Have you tried new the Independent Digital Edition apps?
Daily Quiz
SPONSORED FEATURES
Independent Dating
and  

By clicking 'Search' you
are agreeing to our
Terms of Use.

Career Services

Day In a Page

A nap a day could save your life - and here's why

A nap a day could save your life

A midday nap is 'associated with reduced blood pressure'
If men are so obsessed by sex, why do they clam up when confronted with the grisly realities?

If men are so obsessed by sex...

...why do they clam up when confronted with the grisly realities?
The comedy titans of Avalon on their attempt to save BBC3

Jon Thoday and Richard Allen-Turner

The comedy titans of Avalon on their attempt to save BBC3
The bathing machine is back... but with a difference

Rolling in the deep

The bathing machine is back but with a difference
Part-privatised tests, new age limits, driverless cars: Tories plot motoring revolution

Conservatives plot a motoring revolution

Draft report reveals biggest reform to regulations since driving test introduced in 1935
The Silk Roads that trace civilisation: Long before the West rose to power, Asian pathways were connecting peoples and places

The Silk Roads that trace civilisation

Long before the West rose to power, Asian pathways were connecting peoples and places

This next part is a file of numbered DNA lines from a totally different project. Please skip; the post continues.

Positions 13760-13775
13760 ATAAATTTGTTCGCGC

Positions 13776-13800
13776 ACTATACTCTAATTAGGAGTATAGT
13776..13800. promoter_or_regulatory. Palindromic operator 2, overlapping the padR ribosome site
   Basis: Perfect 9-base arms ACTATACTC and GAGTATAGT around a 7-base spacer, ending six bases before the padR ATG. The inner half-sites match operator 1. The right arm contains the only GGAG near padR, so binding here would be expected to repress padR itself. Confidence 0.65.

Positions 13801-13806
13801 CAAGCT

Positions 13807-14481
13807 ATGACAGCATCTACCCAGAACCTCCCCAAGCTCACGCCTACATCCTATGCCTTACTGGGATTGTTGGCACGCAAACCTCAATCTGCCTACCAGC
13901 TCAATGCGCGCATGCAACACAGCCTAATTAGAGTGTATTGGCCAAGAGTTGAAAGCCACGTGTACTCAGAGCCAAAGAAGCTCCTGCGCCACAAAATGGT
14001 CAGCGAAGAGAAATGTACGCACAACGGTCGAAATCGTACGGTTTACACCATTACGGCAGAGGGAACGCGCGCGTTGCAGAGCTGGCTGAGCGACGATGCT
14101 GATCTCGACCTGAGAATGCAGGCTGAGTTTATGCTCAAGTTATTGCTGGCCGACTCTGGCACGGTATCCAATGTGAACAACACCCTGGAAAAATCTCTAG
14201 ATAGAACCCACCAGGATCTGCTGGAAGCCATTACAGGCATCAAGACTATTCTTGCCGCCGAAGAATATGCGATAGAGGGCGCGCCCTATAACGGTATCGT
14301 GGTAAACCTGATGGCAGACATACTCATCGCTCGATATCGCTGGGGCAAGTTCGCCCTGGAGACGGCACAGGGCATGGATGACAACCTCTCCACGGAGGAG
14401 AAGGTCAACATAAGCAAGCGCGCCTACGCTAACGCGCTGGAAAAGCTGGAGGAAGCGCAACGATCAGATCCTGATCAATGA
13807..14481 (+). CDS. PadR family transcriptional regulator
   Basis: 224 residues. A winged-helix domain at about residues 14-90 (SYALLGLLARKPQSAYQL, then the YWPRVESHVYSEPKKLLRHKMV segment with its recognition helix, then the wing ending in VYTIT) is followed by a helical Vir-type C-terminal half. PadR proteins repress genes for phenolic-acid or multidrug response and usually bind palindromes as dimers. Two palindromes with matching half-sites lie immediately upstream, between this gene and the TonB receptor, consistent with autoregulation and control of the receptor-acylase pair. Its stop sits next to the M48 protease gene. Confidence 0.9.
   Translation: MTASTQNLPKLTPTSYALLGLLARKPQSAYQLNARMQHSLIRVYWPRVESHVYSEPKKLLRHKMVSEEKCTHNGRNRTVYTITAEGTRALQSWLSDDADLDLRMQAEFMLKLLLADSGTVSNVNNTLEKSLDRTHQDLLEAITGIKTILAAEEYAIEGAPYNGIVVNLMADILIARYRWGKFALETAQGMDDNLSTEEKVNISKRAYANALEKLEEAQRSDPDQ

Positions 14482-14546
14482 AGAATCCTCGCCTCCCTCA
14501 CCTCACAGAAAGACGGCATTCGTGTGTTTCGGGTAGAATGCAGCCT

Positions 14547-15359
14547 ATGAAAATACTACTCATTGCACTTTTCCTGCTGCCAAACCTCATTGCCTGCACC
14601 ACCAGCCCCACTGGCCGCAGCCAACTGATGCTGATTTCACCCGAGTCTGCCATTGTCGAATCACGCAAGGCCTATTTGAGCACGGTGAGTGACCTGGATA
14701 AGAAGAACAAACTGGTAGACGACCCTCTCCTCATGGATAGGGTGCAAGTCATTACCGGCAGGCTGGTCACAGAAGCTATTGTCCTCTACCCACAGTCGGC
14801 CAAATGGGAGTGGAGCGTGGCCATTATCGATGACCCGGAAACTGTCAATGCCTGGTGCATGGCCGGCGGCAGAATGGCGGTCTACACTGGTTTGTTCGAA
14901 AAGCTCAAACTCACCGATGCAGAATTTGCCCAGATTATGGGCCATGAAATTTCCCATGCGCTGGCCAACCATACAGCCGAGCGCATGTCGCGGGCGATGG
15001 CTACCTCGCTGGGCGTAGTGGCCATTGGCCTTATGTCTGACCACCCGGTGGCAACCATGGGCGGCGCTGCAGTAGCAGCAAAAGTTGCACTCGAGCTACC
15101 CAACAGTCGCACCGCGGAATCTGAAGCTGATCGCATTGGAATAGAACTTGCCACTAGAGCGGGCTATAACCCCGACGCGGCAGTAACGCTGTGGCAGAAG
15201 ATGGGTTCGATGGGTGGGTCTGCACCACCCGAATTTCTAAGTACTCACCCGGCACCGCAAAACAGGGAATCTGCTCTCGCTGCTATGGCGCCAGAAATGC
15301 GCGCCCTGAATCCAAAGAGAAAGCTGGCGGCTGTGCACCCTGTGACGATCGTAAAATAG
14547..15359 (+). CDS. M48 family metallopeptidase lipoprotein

House of Lords: Outcry as donors, fixers and MPs caught up in expenses scandal are ennobled

The honours that shame Britain

Outcry as donors, fixers and MPs caught up in expenses scandal are ennobled
When it comes to street harassment, we need to talk about race

'When it comes to street harassment, we need to talk about race'

Why are black men living the stereotypes and why are we letting them get away with it?
International Tap Festival: Forget Fred Astaire and Ginger Rogers - this dancing is improvised, spontaneous and rhythmic

International Tap Festival comes to the UK

Forget Fred Astaire and Ginger Rogers - this dancing is improvised, spontaneous and rhythmic
War with Isis: Is Turkey's buffer zone in Syria a matter of self-defence – or just anti-Kurd?

Turkey's buffer zone in Syria: self-defence – or just anti-Kurd?

Ankara accused of exacerbating racial division by allowing Turkmen minority to cross the border
Doris Lessing: Acclaimed novelist was kept under MI5 observation for 18 years, newly released papers show

'A subversive brothel keeper and Communist'

Acclaimed novelist Doris Lessing was kept under MI5 observation for 18 years, newly released papers show
Big Blue Live: BBC's Springwatch offshoot swaps back gardens for California's Monterey Bay

BBC heads to the Californian coast

The Big Blue Live crew is preparing for the first of three episodes on Sunday night, filming from boats, planes and an aquarium studio
Austin Bidwell: The Victorian fraudster who shook the Bank of England with the most daring forgery the world had known

Victorian fraudster who shook the Bank of England

Conman Austin Bidwell. was a heartless cad who carried out the most daring forgery the world had known
Car hacking scandal: Security designed to stop thieves hot-wiring almost every modern motor has been cracked

Car hacking scandal

Security designed to stop thieves hot-wiring almost every modern motor has been cracked
10 best placemats

Take your seat: 10 best placemats

Protect your table and dine in style with a bold new accessory